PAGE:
At its regularly scheduled meeting Tuesday morning, the Palm Coast City Council discussed an array of resolutions, most notably one to set the millage rate for the fiscal year of 2022. According to Investopedia, a millage rate is defined as:
“…the tax rate used to calculate local property taxes. The millage rate represents the amount per every $1,000 of a property’s assessed value. Assigned millage rates are applied to the total taxable value of the property in order to arrive at the property tax amount.”
Palm Coast’s maximum millage rate has been the same since 2019: 4.6989. Property values in Palm Coast have appreciated at approximately 28.38% from 2019 to 2022’s projection, meaning that over time, revenue from property taxes has been increasing despite the millage rate remaining static. Palm Coast is also looking at a projected 10.22% increase in population over that span, the largest jump in the span documented in Tuesday’s presentation.
It’s important to note in Tuesday’s meeting that a tax increase was not suggested by any party. Those who voted against lowering the millage rate were only voting for the tax to remain the same.
Three motions were brought to the floor on Tuesday in efforts to set the millage rate for 2022. Councilman Ed Danko made the first proposal, wanting to lower the millage rate to 4.6000 from its current 4.6989. Victor Barbosa seconded the motion.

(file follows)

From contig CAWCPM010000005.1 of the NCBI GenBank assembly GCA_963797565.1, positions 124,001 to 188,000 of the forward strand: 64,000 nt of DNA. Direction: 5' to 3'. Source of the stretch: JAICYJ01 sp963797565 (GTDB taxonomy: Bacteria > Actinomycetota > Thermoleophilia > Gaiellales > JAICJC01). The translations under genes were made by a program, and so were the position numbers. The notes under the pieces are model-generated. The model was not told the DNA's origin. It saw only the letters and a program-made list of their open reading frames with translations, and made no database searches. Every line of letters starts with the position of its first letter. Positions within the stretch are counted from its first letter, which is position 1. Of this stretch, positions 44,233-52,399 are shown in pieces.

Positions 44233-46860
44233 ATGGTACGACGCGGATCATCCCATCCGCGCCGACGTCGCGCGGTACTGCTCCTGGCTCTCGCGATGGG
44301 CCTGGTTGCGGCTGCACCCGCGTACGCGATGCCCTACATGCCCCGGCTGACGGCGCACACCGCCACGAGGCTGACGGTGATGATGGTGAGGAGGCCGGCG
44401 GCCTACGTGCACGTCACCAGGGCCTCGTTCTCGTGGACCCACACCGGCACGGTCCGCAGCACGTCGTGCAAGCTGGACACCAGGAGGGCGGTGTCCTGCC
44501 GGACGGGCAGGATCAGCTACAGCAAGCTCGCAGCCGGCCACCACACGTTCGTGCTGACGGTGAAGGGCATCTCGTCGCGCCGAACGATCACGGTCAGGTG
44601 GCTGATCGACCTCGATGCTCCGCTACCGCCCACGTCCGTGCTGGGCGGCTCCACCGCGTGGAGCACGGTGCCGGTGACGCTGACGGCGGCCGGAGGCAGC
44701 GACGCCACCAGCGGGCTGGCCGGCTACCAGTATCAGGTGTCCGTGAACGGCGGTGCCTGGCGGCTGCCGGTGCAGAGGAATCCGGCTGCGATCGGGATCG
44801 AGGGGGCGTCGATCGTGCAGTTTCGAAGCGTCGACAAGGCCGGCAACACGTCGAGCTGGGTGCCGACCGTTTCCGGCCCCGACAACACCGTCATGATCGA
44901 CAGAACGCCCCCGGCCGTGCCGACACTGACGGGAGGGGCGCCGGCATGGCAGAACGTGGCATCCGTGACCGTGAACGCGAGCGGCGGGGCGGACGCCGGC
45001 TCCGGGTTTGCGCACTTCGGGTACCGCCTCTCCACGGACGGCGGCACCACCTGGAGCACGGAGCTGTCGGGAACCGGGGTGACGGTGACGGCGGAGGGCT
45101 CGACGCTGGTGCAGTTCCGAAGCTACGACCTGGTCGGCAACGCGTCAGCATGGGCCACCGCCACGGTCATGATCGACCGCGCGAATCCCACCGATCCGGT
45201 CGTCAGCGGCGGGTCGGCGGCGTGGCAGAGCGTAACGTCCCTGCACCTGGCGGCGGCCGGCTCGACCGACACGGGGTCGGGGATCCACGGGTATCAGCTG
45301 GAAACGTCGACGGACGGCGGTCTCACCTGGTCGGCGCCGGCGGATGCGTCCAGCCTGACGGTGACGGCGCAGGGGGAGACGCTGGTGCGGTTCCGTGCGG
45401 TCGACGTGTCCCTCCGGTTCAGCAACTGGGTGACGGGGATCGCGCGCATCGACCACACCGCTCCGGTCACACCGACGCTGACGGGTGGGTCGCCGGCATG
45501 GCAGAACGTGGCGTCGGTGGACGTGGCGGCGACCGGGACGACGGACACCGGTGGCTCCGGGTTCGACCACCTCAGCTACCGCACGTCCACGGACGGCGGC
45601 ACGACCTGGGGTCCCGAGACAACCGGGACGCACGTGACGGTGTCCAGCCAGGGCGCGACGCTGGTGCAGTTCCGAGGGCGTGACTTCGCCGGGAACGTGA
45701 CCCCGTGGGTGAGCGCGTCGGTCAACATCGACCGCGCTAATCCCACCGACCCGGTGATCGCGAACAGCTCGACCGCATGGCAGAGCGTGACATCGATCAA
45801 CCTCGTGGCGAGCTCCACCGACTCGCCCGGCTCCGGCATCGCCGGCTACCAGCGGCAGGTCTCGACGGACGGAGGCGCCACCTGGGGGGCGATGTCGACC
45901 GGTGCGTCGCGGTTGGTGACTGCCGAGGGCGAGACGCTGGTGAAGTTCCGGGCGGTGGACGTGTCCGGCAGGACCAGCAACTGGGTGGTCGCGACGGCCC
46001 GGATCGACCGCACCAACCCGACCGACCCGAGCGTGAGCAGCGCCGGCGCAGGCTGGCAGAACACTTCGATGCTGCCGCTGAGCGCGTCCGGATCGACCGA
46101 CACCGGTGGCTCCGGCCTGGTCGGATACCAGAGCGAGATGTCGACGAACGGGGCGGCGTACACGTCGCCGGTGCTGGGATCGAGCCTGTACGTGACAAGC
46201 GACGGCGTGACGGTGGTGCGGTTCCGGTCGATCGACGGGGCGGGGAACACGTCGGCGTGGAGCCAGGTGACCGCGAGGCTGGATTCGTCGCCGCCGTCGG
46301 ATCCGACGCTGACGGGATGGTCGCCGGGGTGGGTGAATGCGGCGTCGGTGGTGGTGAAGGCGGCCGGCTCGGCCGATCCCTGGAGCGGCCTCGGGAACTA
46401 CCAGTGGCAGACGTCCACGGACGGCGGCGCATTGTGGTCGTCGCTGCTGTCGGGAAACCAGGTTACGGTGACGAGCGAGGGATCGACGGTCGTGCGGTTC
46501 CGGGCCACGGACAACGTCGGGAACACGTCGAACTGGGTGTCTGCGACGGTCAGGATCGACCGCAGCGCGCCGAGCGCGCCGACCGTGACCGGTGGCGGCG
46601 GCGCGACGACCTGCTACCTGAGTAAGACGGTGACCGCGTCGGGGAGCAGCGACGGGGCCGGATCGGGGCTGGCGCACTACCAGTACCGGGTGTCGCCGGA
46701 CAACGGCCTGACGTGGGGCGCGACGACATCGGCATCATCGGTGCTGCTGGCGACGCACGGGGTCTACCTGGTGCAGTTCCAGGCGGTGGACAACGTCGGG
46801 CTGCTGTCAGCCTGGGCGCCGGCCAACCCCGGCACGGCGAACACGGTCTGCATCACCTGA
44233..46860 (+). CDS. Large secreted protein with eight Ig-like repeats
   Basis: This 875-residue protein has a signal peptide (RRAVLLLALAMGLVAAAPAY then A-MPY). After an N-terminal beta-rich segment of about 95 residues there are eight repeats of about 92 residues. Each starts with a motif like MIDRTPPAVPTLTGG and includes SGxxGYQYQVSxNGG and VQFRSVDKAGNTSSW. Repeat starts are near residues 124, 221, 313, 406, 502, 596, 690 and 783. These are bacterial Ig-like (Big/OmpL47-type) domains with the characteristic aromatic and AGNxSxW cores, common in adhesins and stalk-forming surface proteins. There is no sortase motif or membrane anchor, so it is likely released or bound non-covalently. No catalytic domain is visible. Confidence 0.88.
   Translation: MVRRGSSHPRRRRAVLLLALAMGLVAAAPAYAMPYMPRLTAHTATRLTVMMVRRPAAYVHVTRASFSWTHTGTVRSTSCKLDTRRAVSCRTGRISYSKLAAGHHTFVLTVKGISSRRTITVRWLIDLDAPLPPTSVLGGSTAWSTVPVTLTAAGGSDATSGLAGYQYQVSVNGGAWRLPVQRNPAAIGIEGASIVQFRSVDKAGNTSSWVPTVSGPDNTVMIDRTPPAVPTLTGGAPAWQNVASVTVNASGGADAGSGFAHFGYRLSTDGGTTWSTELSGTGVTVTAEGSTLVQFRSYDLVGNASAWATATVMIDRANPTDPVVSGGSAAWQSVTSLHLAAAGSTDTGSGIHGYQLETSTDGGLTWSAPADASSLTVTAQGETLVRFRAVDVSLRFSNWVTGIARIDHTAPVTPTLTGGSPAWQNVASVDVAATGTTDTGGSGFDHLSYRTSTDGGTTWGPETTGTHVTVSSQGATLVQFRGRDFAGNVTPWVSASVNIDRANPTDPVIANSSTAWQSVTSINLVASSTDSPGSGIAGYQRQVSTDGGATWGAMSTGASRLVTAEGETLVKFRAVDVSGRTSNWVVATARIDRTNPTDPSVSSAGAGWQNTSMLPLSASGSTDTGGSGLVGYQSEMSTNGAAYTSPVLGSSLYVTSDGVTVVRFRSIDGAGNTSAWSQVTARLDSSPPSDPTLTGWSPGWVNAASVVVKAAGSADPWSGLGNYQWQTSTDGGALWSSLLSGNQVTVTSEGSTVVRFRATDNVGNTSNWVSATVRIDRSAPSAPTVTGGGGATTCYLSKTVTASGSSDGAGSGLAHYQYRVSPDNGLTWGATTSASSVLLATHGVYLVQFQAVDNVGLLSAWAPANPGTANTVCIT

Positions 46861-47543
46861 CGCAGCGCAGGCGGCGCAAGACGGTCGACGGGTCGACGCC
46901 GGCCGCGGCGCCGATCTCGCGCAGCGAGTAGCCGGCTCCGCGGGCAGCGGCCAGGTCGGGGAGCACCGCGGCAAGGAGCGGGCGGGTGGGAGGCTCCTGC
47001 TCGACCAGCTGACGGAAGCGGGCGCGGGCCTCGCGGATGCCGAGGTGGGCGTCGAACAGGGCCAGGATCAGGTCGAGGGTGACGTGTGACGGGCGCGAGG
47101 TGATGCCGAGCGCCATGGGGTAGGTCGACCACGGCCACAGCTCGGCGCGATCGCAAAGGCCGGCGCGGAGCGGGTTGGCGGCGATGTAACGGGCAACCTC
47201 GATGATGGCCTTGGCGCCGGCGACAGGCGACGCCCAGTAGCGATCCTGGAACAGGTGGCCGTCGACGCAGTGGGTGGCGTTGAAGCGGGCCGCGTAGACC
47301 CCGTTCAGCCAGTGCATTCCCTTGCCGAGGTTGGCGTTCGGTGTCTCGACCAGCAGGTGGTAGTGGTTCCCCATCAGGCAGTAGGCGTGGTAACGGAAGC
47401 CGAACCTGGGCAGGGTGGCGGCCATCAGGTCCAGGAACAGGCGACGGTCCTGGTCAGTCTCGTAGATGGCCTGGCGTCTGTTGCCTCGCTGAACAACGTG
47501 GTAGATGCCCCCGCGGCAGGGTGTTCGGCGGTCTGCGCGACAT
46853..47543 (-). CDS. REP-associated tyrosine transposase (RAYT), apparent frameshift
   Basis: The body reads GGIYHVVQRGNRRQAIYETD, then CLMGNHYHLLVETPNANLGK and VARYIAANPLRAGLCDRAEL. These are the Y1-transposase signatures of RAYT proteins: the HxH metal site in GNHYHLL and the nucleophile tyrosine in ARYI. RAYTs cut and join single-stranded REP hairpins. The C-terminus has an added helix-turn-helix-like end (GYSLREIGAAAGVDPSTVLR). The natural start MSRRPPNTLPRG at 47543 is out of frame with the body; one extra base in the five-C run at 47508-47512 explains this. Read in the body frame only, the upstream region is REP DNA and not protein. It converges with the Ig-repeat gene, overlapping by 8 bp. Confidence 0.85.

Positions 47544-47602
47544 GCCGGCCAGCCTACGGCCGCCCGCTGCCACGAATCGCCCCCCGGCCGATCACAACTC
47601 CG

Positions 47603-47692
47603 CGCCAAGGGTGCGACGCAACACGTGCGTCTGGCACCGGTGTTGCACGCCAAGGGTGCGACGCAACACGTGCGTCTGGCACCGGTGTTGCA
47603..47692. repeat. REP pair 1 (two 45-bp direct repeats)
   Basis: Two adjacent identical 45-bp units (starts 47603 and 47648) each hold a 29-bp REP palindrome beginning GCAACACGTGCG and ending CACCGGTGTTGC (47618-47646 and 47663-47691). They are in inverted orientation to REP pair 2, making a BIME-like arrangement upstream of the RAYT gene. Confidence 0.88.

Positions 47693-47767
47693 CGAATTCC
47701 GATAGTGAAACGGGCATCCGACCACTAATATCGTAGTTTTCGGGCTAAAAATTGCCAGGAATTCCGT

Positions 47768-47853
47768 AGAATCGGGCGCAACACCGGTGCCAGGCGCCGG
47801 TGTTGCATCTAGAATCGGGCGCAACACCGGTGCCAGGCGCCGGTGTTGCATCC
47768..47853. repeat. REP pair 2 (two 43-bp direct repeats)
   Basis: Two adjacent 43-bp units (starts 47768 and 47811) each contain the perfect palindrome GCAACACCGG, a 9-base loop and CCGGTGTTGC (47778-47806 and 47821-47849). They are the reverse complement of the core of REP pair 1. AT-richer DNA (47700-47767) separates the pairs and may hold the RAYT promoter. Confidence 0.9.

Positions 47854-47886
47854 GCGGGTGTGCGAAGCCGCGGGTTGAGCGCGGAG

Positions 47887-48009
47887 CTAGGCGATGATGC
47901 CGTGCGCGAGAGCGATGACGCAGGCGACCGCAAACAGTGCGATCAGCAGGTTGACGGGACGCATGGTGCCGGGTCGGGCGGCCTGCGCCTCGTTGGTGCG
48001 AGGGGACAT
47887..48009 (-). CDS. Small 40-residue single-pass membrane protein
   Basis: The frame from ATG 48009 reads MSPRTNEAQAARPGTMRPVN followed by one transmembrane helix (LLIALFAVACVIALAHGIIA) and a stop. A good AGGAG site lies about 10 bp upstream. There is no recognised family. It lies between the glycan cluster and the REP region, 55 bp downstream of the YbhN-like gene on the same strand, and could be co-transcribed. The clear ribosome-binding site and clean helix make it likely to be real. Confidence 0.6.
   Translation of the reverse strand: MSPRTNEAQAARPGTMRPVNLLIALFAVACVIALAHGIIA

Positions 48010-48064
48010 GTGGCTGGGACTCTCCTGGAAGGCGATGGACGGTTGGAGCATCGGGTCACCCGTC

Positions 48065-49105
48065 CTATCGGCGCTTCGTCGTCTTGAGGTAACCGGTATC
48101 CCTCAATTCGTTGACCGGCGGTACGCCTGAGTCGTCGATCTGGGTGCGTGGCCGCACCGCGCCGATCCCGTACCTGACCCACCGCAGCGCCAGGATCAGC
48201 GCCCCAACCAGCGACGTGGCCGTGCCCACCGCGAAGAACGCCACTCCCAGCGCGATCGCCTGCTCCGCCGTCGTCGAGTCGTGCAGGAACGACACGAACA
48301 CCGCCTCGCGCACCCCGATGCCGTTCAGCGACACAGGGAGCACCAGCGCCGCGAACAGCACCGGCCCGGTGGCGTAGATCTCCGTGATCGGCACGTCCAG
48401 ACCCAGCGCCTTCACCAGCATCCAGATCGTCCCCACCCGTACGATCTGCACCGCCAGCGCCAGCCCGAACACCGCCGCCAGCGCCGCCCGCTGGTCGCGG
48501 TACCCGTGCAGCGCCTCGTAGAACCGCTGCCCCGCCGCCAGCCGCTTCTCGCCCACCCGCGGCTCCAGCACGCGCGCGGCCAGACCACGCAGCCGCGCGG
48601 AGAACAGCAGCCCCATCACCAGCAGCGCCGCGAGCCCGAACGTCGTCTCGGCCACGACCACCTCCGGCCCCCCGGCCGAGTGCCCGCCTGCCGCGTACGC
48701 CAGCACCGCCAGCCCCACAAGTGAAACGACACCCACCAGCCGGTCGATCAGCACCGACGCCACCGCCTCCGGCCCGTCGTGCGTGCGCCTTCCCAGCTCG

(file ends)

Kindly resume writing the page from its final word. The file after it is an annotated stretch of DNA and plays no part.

An objection was quickly made by Councilman Nick Klufas, on the grounds that the City should examine and determine which areas of the budget it plans to cut in order to compensate for a lowered maximum millage rate. This started a lengthy exchange between Klufas and Danko debating whether it’s wiser to determine how to compensate in the budget and then commit to a tax cut, or whether to guarantee residents a tax cut and then figure out how to make it happen in the budget. A real horse and cart situation, Klufas advocated for the former and Danko for the latter.
Where decorum is concerned, the two Council members spent the majority of the interaction debating the conundrum on its merits. There were a few instances that bordered on bickering, Klufas telling Danko to “do your job” and asking if Danko had made a “no you” argument, and Danko telling Klufas, “I know you’re half my age”, at one point, when discussing experience with home finance as an analogy.
Danko heavily advocated for giving residents a tax break after the financial hardships of the pandemic year, saying, “We can send a message to the taxpayers that we feel your pain.” At no point did Klufas express disagreement with this in principle, but maintained that he was unwilling to support it without the getting ducks in a row as far as the budget is concerned.
He did, however characterize Danko’s approach as “operating in bad faith.” Danko replied curtly to this assessment, “Do you see any place you’d make a cut?” Klufas paused, and responded that Danko had been the one proposing the cut in the first place. “Why hamstring ourselves now?”, Klufas asked, worried about placing premature constraints on the budgetary process for 2022. Danko remarked that it’s “shame on us,” if the Council is not able to find a cut to make in the budget at a later time. Though interim Mayor Eddie Branquinho was now interjecting into the discussion, Klufas could be heard responding, “shame on you“ back to Danko.
Branquinho’s opinion was that a maximum rate still left room to operate on a lower tax rate, and that it wasn’t necessarily a bad thing to retain the same maximum and still strive for cuts to property taxes.
After hearing considerable deliberation from his fellow councilmen, Victor Barbosa spoke up to retract his second from Danko’s motion, leaving Ed seemingly alone. A murmur went over the room, with Barbosa not yet able to expand upon his reasoning.